- Under Cover
- Special Editorial
- In Pictures
TWO NEW YORK DOCUMENTARIES
Tribeca Grand Cinema screens two documentaries — both of which ask, “Are the things that make New York unique vanishing forever?” Exploring the luxurification of Gotham at the expense of neighborhood identity, “The Vanishing City” (directed by Jen Senko and Fiore DeRosa) digs into the policies and philosophies behind a finance-dominated economy. Then, “A Home in the Theatre” charts the battle fought by 93-year-old Edith O’Hara to protect her 13th Street Repertory Company from an unscrupulous real estate developer. Founded in 1972, the Greenwich Village theatrical venue (still going strong at 50 West 13th Street) is one of the lucky ones. While making the 2010 documentary, director Melodie Bryant notes, “Nearly 40 indie theatres in New York were lost or destroyed.”
Sat., Aug. 18, 7pm. At the Tribeca Grand Hotel Cinema (2 Sixth Ave., btw. Church & White Sts.). For tickets ($10), visit brownpapertickets.com. Also visit tribecagrand.com.
ART: “A CITY SORROW BUILT”
From clever Facebook postings to initials drawn in wet cement to that granite depiction of four great American presidents: Nothing lasts forever. The pleasant illusion of permanence — and our delusion that the things we construct afford us some level of power or immortality — is one of the contemplative messages that hover over “A City Sorrow Built.” Curated by Todd Masters, the group exhibition takes its inspiration from the final work in “The Course of Empire.”
Painted by Thomas Cole from 1833-1836, the series concludes with “Desolation” — the final straw in his romanticized depiction of an imaginary city’s rise and fall. Informed by Cole’s image of a man-made landscape being reclaimed by nature, “A City Sorrow Built” invites a group of artists from around the globe to use their own artistic processes and aesthetic traditions to explore topics such as subjective versus objective truth, the power of objects to embody cultural memory and…the humbling fact that our greatest achievements are, at best, tenuous and temporary things.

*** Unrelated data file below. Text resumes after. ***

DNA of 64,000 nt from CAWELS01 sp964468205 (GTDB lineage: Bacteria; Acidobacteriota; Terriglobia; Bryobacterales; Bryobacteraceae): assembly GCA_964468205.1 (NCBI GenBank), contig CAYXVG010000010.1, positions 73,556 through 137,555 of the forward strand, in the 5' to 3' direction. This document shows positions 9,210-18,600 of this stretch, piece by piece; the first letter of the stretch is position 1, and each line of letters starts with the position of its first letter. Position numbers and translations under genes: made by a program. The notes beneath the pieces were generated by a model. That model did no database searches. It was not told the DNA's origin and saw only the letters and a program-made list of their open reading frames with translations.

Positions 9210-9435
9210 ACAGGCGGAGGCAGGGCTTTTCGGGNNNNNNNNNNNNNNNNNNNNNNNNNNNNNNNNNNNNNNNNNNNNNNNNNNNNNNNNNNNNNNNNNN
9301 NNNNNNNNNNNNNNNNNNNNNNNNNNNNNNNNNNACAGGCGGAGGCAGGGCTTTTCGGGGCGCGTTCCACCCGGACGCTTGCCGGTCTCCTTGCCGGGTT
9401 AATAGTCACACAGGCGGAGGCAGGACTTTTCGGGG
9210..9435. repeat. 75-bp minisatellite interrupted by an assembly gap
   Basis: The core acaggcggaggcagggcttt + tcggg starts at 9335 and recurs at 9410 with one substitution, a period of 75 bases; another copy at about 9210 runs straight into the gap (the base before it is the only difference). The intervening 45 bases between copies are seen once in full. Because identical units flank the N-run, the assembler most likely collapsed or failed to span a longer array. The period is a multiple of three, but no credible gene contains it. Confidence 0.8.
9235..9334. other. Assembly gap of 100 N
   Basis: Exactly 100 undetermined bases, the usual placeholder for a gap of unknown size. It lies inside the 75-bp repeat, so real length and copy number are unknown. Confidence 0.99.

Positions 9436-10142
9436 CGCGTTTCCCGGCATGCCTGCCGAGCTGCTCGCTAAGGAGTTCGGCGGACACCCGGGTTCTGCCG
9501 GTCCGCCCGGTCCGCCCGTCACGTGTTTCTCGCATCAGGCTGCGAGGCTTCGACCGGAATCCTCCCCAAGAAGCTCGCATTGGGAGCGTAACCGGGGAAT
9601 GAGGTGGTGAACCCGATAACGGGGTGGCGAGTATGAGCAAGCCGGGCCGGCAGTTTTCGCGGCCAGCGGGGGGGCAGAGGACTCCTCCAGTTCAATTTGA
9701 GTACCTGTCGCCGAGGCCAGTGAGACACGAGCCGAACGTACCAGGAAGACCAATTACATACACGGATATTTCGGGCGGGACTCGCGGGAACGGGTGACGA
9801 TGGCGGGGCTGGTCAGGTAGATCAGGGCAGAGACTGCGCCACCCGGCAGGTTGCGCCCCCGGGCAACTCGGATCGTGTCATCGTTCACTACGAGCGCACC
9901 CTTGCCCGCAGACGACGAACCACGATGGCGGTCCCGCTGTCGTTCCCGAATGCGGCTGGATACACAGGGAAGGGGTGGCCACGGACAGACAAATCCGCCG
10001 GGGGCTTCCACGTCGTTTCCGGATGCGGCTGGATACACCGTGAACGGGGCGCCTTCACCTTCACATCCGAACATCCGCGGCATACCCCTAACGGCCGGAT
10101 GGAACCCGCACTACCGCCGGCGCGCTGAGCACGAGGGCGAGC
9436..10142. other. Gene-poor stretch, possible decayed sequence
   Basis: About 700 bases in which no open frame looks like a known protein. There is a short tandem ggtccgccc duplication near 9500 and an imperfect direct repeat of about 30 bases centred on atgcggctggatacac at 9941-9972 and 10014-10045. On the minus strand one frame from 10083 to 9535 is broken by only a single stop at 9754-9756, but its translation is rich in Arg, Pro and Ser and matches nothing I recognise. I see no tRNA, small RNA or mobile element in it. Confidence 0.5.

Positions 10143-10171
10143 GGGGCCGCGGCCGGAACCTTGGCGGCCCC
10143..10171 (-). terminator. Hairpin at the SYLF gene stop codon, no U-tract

Representing China, Jin Shan’s “Retired Pillar” is a silicon device that continuously inflates and deflates, at a rate similar to a breath. “So,” explains Masters, “the pillar looks like it’s on a death bed struggling to breathe, hence the title. It’s pretty funny in person.” Hey, laughing at an empire crumbling beats fiddling while Rome burns.
“A City Sorrow Built” is on view through Aug. 31 at Masters & Pelavin (13 Jay St., btw. Greenwich & Staple Sts.). Hours: Tues.-Fri., 11am-6pm. For more info, visit masterspelavin.com.
FILM: “FLASH GORDON”
Crammed to capacity with garish sets, top shelf ham acting, a pop opera soundtrack by Queen — and a screenplay whose loyalties are divided between sci-fi and camp — the Dino De Laurentiis-produced “Flash Gordon” shouldn’t work…and sometimes, it doesn’t. But this endearing Me Decade attempt to bring Alex Raymond’s 1930s comic strip hero into the post-“Star Wars” age has more than enough virtues to inspire a trek to 92Y Tribeca.
Only there, on a big screen, can you fully appreciate the trippy art direction and special effects. Despite being created in the pre-digital era, the film manages to conjure consistently stunning (if not entirely convincing) images. An army of flying Hawkmen doing battle against the backdrop of a swirling, cotton candy-colored sky is one such memorable scene.
As for the human spectacle on display, Max Von Sydow as Ming the Merciless and Sam J. Jones as Flash are polar opposites on the acting ability scale — yet both are perfectly cast. Sydow elevates the villainous raising of painted-on eyebrows to an art, while Jones serves as a blank slate of dumb, blonde beefcake onto whom a variety of supporting characters (and audience members) can project their hopes, dreams and carnal desires. “Flash, a-ah. He’ll save every one of us,” croons Queen — and although he couldn’t save the film from tanking at the box office in 1980, Gordon and his allies (including a pre-Bond Timothy Dalton as Prince Barin) do have the ability to rescue 2012 audiences from the summer doldrums.
Thurs., Aug. 23, 7:30pm at 92Y Tribeca (200 Hudson St., btw. Vestry & Desbrosses Sts.) For tickets ($12), call 212-415-5402 or visit 92YTribeca.org.
ESCORT CLOSES “ECSTATIC SUMMER” CONCERT SERIES
Is it that time already? Apparently, it is — because on August 25, the free music series “Ecstatic Summer” comes to a close, by going out with a sizable bang. Cult fave Escort (a 17-piece disco revivalist group) will be joined by the equally formidable 18-member big band Darcy James Argue’s Secret Society. It won’t cost you a dime to access these critical darlings. Pitchfork praised Escort’s self-titled debut as the “pinnacle of 21st-century disco fetishism,” and the Wall Street Journal dubbed Darcy James “one of the leading new big bands in jazz.”
Free. Sat., Aug. 25, 7pm at the World Financial Center Plaza (250 Vesey St., at West St.). For more info, visit artsworldfinancialcenter.com, myspace.com/weareescort and secretsociety.typepad.com.